autonomy the IOM would enjoy. Because the Board on Medicine and the Robbins-era IOM devoted so much time to these endeavors, they accomplished less in the way of completing studies than they might otherwise have. In both eras, the country stood on the cusp of social and political change. The Board on Medicine began during the Great Society and concluded its work during the presidency of Richard Nixon. Robbins's tenure started at a time when the IOM enjoyed a tight relationship with the Carter administration and ended when the Reagan administration was at the height of its powers.

It was to Fred Robbins's credit that he adjusted to changes in the external environment without succumbing to despair. He learned to work with the Reagan administration, sometimes as a collaborator and sometimes as an adversary. The results were highly acclaimed studies on such topics as the organization of the National Institutes of Health and low birthweight babies. Although the course of the Sproull committee's work disheartened him, he kept the IOM on course, like the leader of a nation during a civil war. If Fred Robbins left many problems with which his successor would have to deal, he also started many projects, such as one on the future of public health, that would come to fruition under his successor. Because of Robbins's perseverance, his successor would also deal with a foundation community that was somewhat chastened by its experience with the Sproull report and more predisposed than before to consider providing the IOM with an endowment. Of all of Robbins's achievements, however, perhaps the very fact that there was an IOM to pass on to Sam Thier constituted the greatest accomplishment of all.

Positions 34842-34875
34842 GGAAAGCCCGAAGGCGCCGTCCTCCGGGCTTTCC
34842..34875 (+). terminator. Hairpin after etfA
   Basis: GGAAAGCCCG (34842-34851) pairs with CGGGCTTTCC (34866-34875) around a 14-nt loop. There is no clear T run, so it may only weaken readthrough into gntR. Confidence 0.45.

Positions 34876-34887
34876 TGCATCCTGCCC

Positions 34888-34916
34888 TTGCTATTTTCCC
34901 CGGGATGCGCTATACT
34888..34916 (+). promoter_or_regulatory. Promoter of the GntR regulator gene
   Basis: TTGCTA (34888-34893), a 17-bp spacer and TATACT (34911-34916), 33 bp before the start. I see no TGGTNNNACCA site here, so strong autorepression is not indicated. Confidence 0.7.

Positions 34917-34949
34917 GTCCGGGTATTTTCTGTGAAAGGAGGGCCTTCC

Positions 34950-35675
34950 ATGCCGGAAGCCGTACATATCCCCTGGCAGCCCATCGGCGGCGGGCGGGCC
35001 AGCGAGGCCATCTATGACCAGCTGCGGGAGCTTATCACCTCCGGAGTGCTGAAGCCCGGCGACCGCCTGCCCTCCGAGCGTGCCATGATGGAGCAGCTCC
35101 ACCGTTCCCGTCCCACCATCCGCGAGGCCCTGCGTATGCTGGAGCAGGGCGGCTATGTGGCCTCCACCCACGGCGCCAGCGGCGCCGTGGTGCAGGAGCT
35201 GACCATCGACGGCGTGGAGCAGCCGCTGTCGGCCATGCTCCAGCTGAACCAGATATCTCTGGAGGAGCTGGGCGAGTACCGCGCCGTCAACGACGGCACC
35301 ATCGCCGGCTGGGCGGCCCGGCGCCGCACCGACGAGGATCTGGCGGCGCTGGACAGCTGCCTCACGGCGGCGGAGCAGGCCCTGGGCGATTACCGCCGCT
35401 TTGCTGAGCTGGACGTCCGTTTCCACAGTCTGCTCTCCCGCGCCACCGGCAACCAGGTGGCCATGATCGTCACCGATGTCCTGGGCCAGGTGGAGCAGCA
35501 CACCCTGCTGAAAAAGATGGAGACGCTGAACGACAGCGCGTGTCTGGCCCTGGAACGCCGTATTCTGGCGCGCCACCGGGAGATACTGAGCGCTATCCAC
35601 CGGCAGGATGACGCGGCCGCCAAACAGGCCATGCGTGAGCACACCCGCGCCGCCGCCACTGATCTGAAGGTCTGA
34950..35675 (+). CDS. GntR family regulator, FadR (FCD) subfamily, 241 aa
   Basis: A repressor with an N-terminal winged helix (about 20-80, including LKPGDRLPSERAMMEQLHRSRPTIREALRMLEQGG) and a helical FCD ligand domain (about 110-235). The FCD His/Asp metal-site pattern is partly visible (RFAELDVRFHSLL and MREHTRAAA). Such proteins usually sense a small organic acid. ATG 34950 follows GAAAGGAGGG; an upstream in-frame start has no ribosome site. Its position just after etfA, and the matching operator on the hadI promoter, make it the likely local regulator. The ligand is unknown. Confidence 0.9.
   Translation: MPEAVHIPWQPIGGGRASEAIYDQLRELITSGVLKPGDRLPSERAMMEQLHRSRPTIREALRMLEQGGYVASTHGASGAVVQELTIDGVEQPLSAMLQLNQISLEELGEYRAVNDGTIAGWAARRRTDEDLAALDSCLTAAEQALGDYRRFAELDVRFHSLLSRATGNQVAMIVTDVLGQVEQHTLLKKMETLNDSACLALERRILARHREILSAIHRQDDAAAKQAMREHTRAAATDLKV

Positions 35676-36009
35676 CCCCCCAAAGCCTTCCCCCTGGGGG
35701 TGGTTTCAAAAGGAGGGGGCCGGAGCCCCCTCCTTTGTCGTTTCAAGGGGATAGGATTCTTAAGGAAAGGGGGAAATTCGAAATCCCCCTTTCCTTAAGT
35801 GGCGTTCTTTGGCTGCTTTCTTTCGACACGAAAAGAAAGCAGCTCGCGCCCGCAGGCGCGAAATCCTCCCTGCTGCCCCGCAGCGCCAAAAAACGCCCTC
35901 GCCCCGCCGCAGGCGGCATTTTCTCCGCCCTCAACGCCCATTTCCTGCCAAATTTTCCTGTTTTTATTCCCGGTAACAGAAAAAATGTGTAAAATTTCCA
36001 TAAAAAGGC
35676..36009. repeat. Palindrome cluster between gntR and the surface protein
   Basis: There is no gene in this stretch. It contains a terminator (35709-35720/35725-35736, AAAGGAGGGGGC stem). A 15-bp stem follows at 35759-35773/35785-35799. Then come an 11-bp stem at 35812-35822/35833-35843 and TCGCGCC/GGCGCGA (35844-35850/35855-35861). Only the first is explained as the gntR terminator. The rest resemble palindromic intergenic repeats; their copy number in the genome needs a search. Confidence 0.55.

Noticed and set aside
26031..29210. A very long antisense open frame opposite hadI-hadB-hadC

IOM Council Meeting, Minutes, March 19, 1980, Institute of Medicine (IOM) Records, National Academy of Sciences (NAS) Archives.


"Summary of Discussion, IOM Program Committee Meeting, March 26, 1980," Yordy Files—Second Series, Accession 94-111, IOM Records.


"Meeting of the Presidential Search Committee, July 18, 1979," Search Committee Files, Accession 93-192, IOM Records.


"Steps Taken in the 1979 Search," Search Committee Files, Accession 93-192, IOM Records.


William Danforth to Philip Handler, December 21, 1979, Search Committee Files, Accession 93-192, IOM Records.


"Nobel Laureate Named New President of Institute," IOM Press Release, March 7, 1980, Search Committee Files, Accession 93–192, IOM Records.

The National Academies | 500 Fifth St. N.W. | Washington, D.C. 20001
Copyright © National Academy of Sciences. All rights reserved.
Terms of Use and Privacy Statement